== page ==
QOTD: Road Trip Games?

Matthew Guy
by Matthew Guy
qotd road trip games

This past May long weekend was the unofficial start of summer for a good many gearheads. With cold temperatures and misery falling from the sky (mostly) behind us, it’s time for car shows, warm breezes, and — of course — road trips.

Kids and families have no shortage of attention diverting options these days, what with various tablets and devices approaching commodity-grade prices. But come on — surely someone out there still plays traditional road trip games, right? Right? Hello?

Where’d everyone go?

Of course your author and his family brings electronic devices with them on a road trip — we’re not Luddites. But we do also choose to toss them in the console for a while and pass the time with games I’m sure younger passengers find annoying but play out of some sense of obligation. Someday they’ll thank me for it. I think.

Road trip bingo is popular with our brood. It matters not if the card is full of car types or road signs or license plates or hobos. Thanks to a misspent youth at Bingo Country on Ricketts Road in St. John’s, it’s not just a straight line that can get you a winner in our car. No sir. There are extra prizes for a postage stamp or small picture frame. Full card? That’ll get you whatever you want off the dollar menu at our next stop.

It would appear Murilee created this bingo card in 2012. Good luck!

So how about it? Surely all hands here have some form of road trip entertainment to supplement the many smart devices. I Spy? License Plate Game? Let us know in the comments.

[Image: Subaru]

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5 of 19 comments
  • Tankinbeans Tankinbeans on Jun 10, 2019

    My brothers and I were fairly juvenile in that we would try to come up with perverted initialisms based on license plate numbers. Also, we would count Wall Drug signs. Otherwise, if we were feeling especially anti-social my mom always told us to bring a book.

  • Watersketch Watersketch on Jun 10, 2019

    Switch on the AM radio when in the sticks and play God vs. Country. You pick either God or Country and see how many of each station you pick up using scan on the AM dial.

    • See 2 previous
    • ToddAtlasF1 ToddAtlasF1 on Jun 11, 2019

      @Lie2me Oh man. I remember "99 Bottles of Beer" from St. Anne's Belfield Elementary School field trips. Even then I found the hygiene challenges presented troubling.

  • Lou_BC "They are the worst kind of partisan - the kind that loves their team more than they want to know the truth."Ummm...yeah....Kinda like birtherism, 2020 election stolen, vast voter fraud, he can have top secret documents at Mar-lago, he's a savvy business man, and hundreds more.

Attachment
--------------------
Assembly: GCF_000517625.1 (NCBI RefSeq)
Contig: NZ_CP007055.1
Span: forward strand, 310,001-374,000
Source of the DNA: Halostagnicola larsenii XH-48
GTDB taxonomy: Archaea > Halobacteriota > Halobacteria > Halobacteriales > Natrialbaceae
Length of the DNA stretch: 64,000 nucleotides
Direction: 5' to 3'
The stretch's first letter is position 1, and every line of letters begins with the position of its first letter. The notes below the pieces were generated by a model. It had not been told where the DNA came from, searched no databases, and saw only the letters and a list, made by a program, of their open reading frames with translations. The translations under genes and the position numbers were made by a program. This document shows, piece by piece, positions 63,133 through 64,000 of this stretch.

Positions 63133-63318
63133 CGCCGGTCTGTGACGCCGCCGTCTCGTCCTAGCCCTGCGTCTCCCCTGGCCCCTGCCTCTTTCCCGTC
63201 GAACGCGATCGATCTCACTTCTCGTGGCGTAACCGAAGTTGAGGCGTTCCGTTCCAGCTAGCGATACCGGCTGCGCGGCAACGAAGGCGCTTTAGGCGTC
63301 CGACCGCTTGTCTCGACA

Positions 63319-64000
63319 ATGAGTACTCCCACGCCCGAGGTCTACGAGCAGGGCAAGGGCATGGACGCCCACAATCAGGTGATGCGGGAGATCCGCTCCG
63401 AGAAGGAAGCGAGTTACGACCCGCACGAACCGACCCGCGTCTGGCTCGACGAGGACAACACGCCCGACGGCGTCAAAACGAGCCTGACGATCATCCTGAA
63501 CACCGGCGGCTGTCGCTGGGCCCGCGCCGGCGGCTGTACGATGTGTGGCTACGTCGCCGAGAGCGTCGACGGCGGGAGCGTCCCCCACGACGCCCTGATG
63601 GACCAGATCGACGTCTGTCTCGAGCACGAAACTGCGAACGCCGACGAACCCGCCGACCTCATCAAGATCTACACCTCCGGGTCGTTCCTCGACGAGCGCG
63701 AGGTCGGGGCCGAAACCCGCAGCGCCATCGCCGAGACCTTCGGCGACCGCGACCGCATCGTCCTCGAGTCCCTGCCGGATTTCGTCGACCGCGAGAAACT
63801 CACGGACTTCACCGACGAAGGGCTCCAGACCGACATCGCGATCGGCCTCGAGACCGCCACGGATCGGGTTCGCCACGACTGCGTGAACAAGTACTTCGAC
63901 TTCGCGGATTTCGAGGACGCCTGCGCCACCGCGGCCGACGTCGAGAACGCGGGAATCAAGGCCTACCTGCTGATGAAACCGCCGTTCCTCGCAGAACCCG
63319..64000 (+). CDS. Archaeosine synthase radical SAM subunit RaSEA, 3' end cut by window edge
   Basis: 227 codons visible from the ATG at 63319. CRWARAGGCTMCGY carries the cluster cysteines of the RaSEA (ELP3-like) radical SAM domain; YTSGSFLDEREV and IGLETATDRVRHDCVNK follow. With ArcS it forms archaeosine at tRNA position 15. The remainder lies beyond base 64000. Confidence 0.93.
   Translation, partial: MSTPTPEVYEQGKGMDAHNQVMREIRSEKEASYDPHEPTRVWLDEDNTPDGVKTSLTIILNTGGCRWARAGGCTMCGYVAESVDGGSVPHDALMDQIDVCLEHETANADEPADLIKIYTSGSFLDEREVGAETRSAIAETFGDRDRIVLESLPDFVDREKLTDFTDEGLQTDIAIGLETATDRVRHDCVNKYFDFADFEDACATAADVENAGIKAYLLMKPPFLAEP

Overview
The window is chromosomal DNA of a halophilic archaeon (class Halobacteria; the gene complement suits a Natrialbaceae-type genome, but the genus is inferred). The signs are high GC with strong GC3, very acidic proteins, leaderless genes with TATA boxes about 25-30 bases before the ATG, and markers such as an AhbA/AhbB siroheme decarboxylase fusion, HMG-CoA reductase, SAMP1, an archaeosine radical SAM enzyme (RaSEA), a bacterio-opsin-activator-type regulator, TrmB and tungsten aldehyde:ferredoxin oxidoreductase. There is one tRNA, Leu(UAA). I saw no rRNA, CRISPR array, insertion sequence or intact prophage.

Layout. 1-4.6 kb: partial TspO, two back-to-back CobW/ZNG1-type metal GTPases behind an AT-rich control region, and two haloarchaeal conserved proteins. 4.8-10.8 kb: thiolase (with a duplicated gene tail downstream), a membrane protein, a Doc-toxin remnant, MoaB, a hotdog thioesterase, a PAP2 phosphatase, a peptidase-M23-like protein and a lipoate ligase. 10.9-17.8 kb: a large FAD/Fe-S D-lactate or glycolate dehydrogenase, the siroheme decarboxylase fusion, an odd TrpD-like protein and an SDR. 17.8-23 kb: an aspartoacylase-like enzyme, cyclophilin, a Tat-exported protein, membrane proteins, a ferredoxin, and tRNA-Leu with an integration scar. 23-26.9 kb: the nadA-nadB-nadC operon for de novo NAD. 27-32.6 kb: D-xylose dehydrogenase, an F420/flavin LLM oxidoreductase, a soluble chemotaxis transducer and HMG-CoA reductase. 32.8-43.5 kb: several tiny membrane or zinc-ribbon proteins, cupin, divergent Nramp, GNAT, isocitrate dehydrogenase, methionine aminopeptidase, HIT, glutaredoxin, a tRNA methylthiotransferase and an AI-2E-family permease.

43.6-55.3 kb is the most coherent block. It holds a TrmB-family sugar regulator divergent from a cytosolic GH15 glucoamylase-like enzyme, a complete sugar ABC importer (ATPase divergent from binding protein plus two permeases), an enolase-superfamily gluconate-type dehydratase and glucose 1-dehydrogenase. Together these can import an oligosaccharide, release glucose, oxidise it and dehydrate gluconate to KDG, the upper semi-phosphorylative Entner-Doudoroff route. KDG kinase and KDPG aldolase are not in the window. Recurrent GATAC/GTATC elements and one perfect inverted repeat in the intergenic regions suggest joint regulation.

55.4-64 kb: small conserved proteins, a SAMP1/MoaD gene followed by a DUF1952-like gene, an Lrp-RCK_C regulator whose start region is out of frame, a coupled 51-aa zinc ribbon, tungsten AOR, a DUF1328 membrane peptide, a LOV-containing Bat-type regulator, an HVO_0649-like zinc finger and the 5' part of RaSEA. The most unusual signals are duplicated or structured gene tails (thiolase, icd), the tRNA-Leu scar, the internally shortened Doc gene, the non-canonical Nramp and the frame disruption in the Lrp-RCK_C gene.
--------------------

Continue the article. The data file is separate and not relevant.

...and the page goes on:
• FreedMike This article fails to mention that Toyota is also investing heavily in solid state battery tech - which would solve a lot of inherent EV problems - and plans to deploy it soon. https://insideevs.com/news/598046/toyota-global-leader-solid-state-batery-patents/Of course, Toyota being Toyota, it will use the tech in hybrids first, which is smart - that will give them the chance to iron out the wrinkles, so to speak. But having said that, I’m with Toyota here - I’m not sold on an all EV future happening anytime soon. But clearly the market share for these vehicles has nowhere to go but up; how far up depends mainly on charging availability. And whether Toyota’s competitors are all in is debatable. Plenty of bet-hedging is going on among makers in the North American market.
  • Jeff S I am not against EVs but I completely understand Toyota's position. As for Greenpeace putting Toyota at the bottom of their environmental list is more drama. A good hybrid uses less gas, is cleaner than most other ICE, and is more affordable than most EVs. Prius has proven longevity and low maintenance cost. Having had a hybrid Maverick since April and averaging 40 to 50 mpg in city driving it has been smooth driving and very economical. Ford also has very good hybrids and some of the earlier Escapes are still going strong at 300k miles. The only thing I would have liked in my hybrid Maverick would be a plug in but it didn't come with it. If Toyota made a plug in hybrid compact pickup like the Maverick it would sell well. I would consider an EV in the future but price, battery technology, and infrastructure has to advance and improve. I don't buy a vehicle based on the recommendation of Greenpeace, as a status symbol, or peer pressure. I buy a vehicle on what best needs my needs and that I actually like.
  • Mobes Kind of a weird thing that probably only bothers me, but when you see someone driving a car with ball joints clearly about to fail. I really don't want to be around a car with massive negative camber that's not intentional.
  • Jeff S How reliable are Audi? Seems the Mazda, CRV, and Rav4 in the higher trim would not only be a better value but would be more reliable in the long term. Interior wise and the overall package the Mazda would be the best choice.